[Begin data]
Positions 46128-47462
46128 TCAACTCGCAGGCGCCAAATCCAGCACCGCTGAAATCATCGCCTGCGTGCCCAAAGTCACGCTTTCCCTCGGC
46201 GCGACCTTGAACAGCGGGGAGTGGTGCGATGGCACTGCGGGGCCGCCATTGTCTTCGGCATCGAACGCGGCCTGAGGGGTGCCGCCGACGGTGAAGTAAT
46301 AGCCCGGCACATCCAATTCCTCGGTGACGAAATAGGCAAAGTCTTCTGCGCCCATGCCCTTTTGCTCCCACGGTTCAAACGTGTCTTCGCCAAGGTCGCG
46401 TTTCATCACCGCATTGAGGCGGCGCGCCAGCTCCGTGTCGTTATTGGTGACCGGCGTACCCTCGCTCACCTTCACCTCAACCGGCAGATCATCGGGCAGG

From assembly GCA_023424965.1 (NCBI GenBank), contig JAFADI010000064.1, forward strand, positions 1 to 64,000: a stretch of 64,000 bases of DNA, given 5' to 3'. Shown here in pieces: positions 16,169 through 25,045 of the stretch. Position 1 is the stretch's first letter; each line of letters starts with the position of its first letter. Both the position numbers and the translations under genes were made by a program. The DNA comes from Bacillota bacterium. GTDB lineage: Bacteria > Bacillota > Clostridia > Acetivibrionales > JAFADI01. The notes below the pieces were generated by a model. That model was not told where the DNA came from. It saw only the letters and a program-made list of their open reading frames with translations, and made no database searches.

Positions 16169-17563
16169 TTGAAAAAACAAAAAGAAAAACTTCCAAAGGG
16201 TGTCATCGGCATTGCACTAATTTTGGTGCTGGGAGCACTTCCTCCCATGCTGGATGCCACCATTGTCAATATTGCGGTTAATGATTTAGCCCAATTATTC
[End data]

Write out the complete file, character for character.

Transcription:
Positions 46128-47462
46128 TCAACTCGCAGGCGCCAAATCCAGCACCGCTGAAATCATCGCCTGCGTGCCCAAAGTCACGCTTTCCCTCGGC
46201 GCGACCTTGAACAGCGGGGAGTGGTGCGATGGCACTGCGGGGCCGCCATTGTCTTCGGCATCGAACGCGGCCTGAGGGGTGCCGCCGACGGTGAAGTAAT
46301 AGCCCGGCACATCCAATTCCTCGGTGACGAAATAGGCAAAGTCTTCTGCGCCCATGCCCTTTTGCTCCCACGGTTCAAACGTGTCTTCGCCAAGGTCGCG
46401 TTTCATCACCGCATTGAGGCGGCGCGCCAGCTCCGTGTCGTTATTGGTGACCGGCGTACCCTCGCTCACCTTCACCTCAACCGGCAGATCATCGGGCAGG

From assembly GCA_023424965.1 (NCBI GenBank), contig JAFADI010000064.1, forward strand, positions 1 to 64,000: a stretch of 64,000 bases of DNA, given 5' to 3'. Shown here in pieces: positions 16,169 through 25,045 of the stretch. Position 1 is the stretch's first letter; each line of letters starts with the position of its first letter. Both the position numbers and the translations under genes were made by a program. The DNA comes from Bacillota bacterium. GTDB lineage: Bacteria > Bacillota > Clostridia > Acetivibrionales > JAFADI01. The notes below the pieces were generated by a model. That model was not told where the DNA came from. It saw only the letters and a program-made list of their open reading frames with translations, and made no database searches.

Positions 16169-17563
16169 TTGAAAAAACAAAAAGAAAAACTTCCAAAGGG
16201 TGTCATCGGCATTGCACTAATTTTGGTGCTGGGAGCACTTCCTCCCATGCTGGATGCCACCATTGTCAATATTGCGGTTAATGATTTAGCCCAATTATTC